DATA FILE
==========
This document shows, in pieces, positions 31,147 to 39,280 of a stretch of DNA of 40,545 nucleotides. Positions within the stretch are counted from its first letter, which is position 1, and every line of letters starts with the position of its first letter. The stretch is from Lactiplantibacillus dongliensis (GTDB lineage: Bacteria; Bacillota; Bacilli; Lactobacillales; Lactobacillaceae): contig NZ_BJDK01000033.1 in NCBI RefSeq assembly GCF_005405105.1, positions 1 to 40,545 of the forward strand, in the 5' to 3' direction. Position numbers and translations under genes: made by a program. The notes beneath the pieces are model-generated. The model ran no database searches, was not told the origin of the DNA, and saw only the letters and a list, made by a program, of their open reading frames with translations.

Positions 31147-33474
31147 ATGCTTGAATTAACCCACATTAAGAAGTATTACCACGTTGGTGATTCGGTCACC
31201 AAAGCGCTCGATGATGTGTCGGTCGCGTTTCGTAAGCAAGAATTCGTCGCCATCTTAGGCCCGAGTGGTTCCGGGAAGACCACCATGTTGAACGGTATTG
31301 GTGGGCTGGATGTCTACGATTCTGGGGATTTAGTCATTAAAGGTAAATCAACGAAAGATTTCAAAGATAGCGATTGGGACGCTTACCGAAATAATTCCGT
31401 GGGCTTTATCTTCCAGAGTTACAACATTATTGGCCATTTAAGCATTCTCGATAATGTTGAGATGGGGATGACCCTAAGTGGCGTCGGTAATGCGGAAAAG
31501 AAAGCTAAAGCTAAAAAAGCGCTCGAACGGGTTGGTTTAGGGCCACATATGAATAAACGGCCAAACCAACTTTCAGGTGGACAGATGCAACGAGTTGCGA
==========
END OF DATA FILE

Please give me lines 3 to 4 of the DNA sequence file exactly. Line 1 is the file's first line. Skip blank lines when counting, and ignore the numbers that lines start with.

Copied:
31147 ATGCTTGAATTAACCCACATTAAGAAGTATTACCACGTTGGTGATTCGGTCACC
31201 AAAGCGCTCGATGATGTGTCGGTCGCGTTTCGTAAGCAAGAATTCGTCGCCATCTTAGGCCCGAGTGGTTCCGGGAAGACCACCATGTTGAACGGTATTG